Archaeological test excavations were undertaken in June 2000. The removal of the top layer of grass and vegetation revealed the remaining homestead walls, floor surfaces and footings. The wall foundations and verandah footings have a maximum dimension of 38m along the east-west axis and 22.5m along the north-south axis. As described in the historic records the homestead featured "a two-storied, circular conical roofed tower with two single storey verandah wings radiating from it - an L shaped house with a drum at the junction of the two arms. The exposure of the homestead footprint clearly revealed the 'drum' of the building and the two wings which radiated in a west to east and north to south direction respectively. Clearly evident around the drum and two wings of the homestead is the sandstone alignment for the verandah. Also revealed are the servants area (which appears to include the base of a kitchen fireplace/wood stove) and a cement or line washed brick floor (which may have been part of the laundry or scullery area). The stone cobbled flooring of an early outbuilding and the barracks to the rear of the house were also located. In addition to structural remains there was cultural material lying on the surface including glass and ceramic fragments and other European domestic artefacts.

Locations for the cellars, large enclosed stockyards, piggery, store, ham house, stable, carpenter and blacksmiths' shop and tennis court have not yet been found, although it is expected given the high level of preservation in the main house that remains of these structures will also be present. (Austral Archaeology, June 2000).

Above ground are remnants of the former garden of Bungarribee estate, with landmark mature coniferous trees including Bunya pine (Araucaria bidwillii), hoop pine (A.cunninghamii) and Mediterranean cypress or pencil pine, (Cupressus sempervirens) indicating the location of the former homestead on the site. (Stuart Read, from 6/2000 photograph in Britton & Morris, 2000).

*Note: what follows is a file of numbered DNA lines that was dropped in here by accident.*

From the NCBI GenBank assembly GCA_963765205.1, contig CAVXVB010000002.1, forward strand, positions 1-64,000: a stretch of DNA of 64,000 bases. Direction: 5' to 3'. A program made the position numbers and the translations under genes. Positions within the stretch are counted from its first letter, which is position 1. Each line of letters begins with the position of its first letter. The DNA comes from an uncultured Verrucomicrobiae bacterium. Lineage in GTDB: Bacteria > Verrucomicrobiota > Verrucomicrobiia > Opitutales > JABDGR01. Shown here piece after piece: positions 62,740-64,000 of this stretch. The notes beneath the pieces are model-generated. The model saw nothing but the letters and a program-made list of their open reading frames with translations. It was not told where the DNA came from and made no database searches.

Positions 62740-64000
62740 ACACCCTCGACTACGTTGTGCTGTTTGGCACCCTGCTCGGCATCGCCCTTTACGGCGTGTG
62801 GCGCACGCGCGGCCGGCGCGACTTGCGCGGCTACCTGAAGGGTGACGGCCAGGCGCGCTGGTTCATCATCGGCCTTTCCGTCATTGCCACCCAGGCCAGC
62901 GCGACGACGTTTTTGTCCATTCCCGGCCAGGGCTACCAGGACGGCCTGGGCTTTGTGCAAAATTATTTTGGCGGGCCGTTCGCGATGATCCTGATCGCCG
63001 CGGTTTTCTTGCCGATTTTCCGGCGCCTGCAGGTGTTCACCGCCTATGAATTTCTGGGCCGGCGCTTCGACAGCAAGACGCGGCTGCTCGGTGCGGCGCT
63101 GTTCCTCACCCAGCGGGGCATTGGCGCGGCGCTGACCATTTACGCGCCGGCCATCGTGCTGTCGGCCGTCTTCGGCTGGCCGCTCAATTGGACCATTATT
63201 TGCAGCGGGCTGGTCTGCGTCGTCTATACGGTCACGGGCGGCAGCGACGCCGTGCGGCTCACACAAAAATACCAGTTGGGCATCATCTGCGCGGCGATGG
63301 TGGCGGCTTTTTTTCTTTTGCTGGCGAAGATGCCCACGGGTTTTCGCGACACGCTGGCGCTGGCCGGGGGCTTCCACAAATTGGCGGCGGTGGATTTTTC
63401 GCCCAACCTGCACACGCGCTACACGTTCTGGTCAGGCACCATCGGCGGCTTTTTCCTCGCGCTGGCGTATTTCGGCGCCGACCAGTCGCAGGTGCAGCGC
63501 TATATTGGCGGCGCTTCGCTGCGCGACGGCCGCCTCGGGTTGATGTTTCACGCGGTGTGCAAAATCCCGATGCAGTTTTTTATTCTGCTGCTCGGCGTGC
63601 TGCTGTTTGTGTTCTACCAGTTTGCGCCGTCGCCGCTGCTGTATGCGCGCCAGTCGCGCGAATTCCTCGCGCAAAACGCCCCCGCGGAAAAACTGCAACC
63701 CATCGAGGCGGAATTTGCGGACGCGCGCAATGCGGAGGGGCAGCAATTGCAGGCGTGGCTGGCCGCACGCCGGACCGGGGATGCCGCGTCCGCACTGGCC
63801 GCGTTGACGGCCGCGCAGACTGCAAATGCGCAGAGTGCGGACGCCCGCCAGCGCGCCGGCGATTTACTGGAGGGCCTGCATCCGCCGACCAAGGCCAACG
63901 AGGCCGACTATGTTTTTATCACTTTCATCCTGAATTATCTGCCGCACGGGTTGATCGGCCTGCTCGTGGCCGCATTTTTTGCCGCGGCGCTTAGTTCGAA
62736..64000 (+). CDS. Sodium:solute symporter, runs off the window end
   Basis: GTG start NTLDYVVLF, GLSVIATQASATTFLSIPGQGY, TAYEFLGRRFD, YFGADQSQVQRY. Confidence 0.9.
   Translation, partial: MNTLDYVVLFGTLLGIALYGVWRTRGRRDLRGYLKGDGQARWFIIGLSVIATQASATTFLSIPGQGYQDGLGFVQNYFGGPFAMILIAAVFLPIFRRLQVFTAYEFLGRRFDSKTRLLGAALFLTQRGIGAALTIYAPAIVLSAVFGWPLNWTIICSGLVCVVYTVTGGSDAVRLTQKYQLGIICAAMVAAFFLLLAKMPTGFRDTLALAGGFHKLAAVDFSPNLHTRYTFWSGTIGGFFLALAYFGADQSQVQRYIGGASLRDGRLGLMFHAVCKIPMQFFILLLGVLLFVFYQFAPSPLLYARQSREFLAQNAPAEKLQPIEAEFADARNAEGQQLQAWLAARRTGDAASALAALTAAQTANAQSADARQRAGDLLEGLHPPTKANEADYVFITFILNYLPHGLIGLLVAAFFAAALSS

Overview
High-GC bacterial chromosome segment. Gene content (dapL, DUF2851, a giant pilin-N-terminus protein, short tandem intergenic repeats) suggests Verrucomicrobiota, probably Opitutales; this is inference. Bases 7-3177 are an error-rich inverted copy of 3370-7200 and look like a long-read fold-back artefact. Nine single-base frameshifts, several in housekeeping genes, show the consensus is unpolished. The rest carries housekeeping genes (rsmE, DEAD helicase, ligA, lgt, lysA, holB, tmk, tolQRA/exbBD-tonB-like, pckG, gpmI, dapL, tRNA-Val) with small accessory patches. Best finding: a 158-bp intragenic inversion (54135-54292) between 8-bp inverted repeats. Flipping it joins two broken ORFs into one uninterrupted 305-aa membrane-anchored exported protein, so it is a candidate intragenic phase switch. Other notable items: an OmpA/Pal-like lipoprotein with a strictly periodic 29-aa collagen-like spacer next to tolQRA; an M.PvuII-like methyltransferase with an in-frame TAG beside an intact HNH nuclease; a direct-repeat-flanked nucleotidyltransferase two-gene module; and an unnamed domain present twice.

OTC occupied the Bungarribee estate from 1949 until c2001, although the station ceased operations during the 1990s. The development of the OTC site involved the building of a modern 2 storey transmitting station to the south of Bungarribee Creek and erection of a series of aerials across the entire land holding for transmitting radio signals. The new OTC station was accessed via the Great Western Highway, west of Doonside Road. It was officially opened by the Postmaster-General in February 1957. To the north of Bungarribee house site, on Doonside Road, an area was also developed for staff housing, with a curving access road, street plantings and dwelling houses. The housing was designed by prominent architectural firm Hennessy, Hennessy & Co. which OTC commissioned for the housing and the transmitting station (as well as the Receiving Station and accompanying accommodation at Bringelly) (Godden Mackay Logan, 2007a, 10-11).

c.2005 aerial photographs of the property in context show the OTC staff housing has been removed, while its layout and tree plantings survive. (Read, S., pers.comm/file, 7/2/2006).